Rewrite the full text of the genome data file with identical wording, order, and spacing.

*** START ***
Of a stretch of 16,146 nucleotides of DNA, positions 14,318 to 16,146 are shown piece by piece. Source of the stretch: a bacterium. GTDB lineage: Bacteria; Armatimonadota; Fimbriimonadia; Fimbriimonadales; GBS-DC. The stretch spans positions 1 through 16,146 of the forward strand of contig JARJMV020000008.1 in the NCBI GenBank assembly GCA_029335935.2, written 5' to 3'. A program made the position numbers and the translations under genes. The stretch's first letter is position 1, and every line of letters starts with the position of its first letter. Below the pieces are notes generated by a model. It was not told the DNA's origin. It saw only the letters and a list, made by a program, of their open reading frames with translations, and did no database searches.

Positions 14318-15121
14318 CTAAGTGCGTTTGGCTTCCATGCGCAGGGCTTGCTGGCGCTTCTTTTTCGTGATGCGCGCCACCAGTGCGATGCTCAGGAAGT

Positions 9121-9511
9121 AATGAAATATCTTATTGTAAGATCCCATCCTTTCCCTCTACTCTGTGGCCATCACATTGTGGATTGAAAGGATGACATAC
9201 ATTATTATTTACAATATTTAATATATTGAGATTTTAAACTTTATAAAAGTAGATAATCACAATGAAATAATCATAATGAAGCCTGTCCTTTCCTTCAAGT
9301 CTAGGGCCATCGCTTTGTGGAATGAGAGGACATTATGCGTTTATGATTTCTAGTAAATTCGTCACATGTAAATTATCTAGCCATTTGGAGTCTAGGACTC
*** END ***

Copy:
Of a stretch of 16,146 nucleotides of DNA, positions 14,318 to 16,146 are shown piece by piece. Source of the stretch: a bacterium. GTDB lineage: Bacteria; Armatimonadota; Fimbriimonadia; Fimbriimonadales; GBS-DC. The stretch spans positions 1 through 16,146 of the forward strand of contig JARJMV020000008.1 in the NCBI GenBank assembly GCA_029335935.2, written 5' to 3'. A program made the position numbers and the translations under genes. The stretch's first letter is position 1, and every line of letters starts with the position of its first letter. Below the pieces are notes generated by a model. It was not told the DNA's origin. It saw only the letters and a list, made by a program, of their open reading frames with translations, and did no database searches.

Positions 14318-15121
14318 CTAAGTGCGTTTGGCTTCCATGCGCAGGGCTTGCTGGCGCTTCTTTTTCGTGATGCGCGCCACCAGTGCGATGCTCAGGAAGT

Positions 9121-9511
9121 AATGAAATATCTTATTGTAAGATCCCATCCTTTCCCTCTACTCTGTGGCCATCACATTGTGGATTGAAAGGATGACATAC
9201 ATTATTATTTACAATATTTAATATATTGAGATTTTAAACTTTATAAAAGTAGATAATCACAATGAAATAATCATAATGAAGCCTGTCCTTTCCTTCAAGT
9301 CTAGGGCCATCGCTTTGTGGAATGAGAGGACATTATGCGTTTATGATTTCTAGTAAATTCGTCACATGTAAATTATCTAGCCATTTGGAGTCTAGGACTC